In this post I will show you how to make your own dribble bibs.
[Warning: this post mentions dribble/drool and small children.]
Difficulty level: stupidly easy
So, why dribble bibs? Why not just bibs? Well, these bibs have a layer of micro fleece next to the skin, meaning the neck is kept completely dry while the bib is wet with drool. It's like some kind of magic! Yes, sliced bread was a pretty cool invention, but fleece was next in line.
So, here's what you'll need:
An old t-shirt, which is no good to anyone anymore (you know you're far too old to be wearing that Sesame Street top and it's way too bobbly to pass it on to someone else)
Some micro fleece (not microfibre - that stuff is very different and will make a huge mess the moment you cut into it. Micro fleece should just look like a really thin fleece blanket.)
Needle and thread
Velcro (or poppers, if you'd prefer)
1. How to get the right size/shape bibTo get the bib to the size/shape I wanted, I used a different bib as a template. Although this £8 Skibz bib looks cool, it's actually rubbish. Don't waste your money. I like the size and shape though, so I drew around that.
2. Cut your fabricIf you want to use the motif/image/logo on the tee, position your paper template accordingly and cut around it. You could either use your fancy rotary cutter, or you could pin the paper template to the fabric and cut around it with scissors, like the rest of us. Do the same with the fleece and pin it to the back of the bib.
The fleece definitely won't fray. The fabric of the top might, depending on what it is. But, because the look of these bibs is a repurposed 'hey-this-used-to-be-a-top' rough around the edges, I don't think it matters it it frays a bit.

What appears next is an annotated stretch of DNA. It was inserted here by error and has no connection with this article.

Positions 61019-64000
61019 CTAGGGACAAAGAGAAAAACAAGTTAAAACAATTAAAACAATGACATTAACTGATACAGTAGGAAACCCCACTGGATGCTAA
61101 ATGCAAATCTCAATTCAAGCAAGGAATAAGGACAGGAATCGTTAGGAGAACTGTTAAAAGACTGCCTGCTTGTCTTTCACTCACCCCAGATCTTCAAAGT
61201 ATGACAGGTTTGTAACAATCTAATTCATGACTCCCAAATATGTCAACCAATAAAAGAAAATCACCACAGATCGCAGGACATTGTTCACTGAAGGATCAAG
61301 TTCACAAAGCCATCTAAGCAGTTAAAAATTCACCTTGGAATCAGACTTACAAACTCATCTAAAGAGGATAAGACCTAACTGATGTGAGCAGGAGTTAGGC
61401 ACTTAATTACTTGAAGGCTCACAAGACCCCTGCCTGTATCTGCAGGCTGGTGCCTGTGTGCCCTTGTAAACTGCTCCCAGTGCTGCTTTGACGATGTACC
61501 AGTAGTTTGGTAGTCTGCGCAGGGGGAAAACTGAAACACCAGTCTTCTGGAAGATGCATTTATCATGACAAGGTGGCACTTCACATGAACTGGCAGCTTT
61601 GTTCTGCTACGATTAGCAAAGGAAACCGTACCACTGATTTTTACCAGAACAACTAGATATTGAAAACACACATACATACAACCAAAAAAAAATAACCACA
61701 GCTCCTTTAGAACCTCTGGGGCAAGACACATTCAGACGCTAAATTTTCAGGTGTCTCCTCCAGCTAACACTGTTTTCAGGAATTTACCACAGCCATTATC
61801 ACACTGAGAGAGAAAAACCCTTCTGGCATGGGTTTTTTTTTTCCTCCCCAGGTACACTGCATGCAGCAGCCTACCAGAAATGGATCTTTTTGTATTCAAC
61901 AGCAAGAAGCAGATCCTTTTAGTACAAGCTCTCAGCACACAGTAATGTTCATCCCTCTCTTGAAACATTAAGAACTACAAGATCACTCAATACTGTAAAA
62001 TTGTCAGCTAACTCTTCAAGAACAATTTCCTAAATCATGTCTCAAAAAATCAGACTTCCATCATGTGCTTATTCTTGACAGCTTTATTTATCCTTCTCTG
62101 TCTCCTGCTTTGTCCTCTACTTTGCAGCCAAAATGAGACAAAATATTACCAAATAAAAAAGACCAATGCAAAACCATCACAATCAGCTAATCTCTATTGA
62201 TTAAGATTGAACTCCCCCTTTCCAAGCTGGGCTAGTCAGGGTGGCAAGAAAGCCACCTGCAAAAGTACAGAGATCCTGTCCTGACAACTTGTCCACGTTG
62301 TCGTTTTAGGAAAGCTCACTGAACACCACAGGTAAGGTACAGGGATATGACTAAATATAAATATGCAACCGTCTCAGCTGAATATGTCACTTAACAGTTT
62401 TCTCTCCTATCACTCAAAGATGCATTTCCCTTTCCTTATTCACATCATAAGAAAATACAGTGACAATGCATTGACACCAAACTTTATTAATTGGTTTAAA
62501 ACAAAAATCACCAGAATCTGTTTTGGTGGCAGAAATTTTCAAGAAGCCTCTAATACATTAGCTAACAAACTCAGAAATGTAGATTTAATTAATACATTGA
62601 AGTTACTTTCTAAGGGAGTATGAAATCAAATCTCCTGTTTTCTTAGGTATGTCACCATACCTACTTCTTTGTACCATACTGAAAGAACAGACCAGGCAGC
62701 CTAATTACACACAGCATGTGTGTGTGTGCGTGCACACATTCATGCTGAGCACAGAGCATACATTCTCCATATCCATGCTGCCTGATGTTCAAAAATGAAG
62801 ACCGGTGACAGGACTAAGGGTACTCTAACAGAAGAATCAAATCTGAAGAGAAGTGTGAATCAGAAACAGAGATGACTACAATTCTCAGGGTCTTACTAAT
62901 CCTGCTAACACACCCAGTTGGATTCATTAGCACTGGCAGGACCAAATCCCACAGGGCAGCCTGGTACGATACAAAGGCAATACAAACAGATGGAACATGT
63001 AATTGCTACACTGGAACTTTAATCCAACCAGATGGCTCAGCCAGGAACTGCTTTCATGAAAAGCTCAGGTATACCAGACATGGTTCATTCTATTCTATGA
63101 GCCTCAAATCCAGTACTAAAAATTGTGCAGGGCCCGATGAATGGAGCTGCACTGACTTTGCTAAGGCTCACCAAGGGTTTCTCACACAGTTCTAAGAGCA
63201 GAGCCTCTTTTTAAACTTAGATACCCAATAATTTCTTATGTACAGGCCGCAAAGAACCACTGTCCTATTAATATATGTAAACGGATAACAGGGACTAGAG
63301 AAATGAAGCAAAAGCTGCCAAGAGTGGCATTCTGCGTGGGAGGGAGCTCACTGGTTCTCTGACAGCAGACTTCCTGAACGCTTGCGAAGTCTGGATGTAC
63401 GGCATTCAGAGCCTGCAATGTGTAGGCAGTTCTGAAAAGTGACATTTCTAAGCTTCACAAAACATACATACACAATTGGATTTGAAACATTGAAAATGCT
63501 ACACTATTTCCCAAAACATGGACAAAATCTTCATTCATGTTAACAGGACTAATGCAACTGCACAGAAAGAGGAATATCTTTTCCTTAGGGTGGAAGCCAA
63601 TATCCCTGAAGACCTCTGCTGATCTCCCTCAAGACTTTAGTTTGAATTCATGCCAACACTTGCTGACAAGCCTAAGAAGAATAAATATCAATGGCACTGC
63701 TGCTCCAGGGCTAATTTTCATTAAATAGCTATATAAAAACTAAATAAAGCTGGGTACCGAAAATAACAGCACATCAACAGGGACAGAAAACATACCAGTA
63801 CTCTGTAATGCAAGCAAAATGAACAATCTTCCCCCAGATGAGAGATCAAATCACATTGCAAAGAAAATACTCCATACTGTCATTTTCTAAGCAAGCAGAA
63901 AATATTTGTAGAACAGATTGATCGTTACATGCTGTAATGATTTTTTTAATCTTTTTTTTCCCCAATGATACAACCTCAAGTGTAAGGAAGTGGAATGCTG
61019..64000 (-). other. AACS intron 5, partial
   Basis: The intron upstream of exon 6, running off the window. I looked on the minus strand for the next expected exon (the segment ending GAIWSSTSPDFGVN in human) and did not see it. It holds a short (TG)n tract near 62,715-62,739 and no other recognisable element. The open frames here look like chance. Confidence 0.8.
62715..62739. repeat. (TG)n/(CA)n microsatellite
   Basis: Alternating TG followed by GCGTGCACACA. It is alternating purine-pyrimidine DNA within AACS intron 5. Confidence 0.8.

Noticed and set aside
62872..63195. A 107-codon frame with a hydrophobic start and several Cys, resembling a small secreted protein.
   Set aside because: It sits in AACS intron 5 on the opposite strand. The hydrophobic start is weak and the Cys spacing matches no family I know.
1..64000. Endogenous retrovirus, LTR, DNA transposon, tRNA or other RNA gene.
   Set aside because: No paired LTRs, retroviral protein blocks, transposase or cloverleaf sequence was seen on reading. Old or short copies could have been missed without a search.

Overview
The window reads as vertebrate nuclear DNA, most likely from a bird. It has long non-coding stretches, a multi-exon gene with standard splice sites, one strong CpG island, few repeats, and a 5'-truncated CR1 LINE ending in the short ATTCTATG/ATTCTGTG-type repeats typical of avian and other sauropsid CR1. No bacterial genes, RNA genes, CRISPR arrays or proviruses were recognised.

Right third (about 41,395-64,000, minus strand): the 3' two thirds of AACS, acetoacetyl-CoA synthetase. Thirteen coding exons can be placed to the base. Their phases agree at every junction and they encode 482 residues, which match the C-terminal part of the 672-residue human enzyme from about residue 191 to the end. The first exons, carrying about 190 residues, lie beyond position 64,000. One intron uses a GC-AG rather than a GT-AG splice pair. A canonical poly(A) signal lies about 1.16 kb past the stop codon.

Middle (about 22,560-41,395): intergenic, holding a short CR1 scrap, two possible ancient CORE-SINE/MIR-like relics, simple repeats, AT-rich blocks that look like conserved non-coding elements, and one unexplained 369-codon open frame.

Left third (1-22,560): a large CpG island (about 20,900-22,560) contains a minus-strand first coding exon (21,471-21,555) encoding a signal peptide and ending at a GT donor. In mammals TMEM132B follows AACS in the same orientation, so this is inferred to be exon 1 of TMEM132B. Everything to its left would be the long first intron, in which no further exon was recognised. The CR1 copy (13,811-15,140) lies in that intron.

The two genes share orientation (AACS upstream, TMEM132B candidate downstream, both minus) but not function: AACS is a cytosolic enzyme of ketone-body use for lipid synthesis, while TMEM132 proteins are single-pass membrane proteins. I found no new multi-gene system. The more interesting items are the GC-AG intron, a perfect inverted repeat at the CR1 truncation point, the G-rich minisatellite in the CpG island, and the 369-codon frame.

3. Sewing the thing togetherSo, if you're following this, you should have your fabric and fleece pinned together (see above). Make sure the logo/pattern on your fabric is facing up, as you'd like it in the finished product. Either by hand or with a machine, stitch the bib, about 1cm in from the edge all around.
4. Adding the fasteningI chose Velcro because it's cheap and you don't need any fancy equipment to attach it. Cut the Velcro to size (I bought a roll of it from eBay) and pin in place - one bit on the fleece side of the bib and one bit on the fabric side (make sure you've got one fuzzy and one catchy, not two fuzzys or two catchys. Y'know - a positive and a negative. I'm sure I don't need to tell you how Velcro works but you never know these days). When you're happy with the placement of the Velcro, stitch it in place.
That's it! Bib done!
Another handy thing about these bibs is that they're great for an extra bit of warmth around the neck for babies during the colder months. Which could mean any time of the year if you're in Britain.
So, not sure what to do with the extra fabric left from making this belly band? Make some bibs! This could be a cool baby shower gift.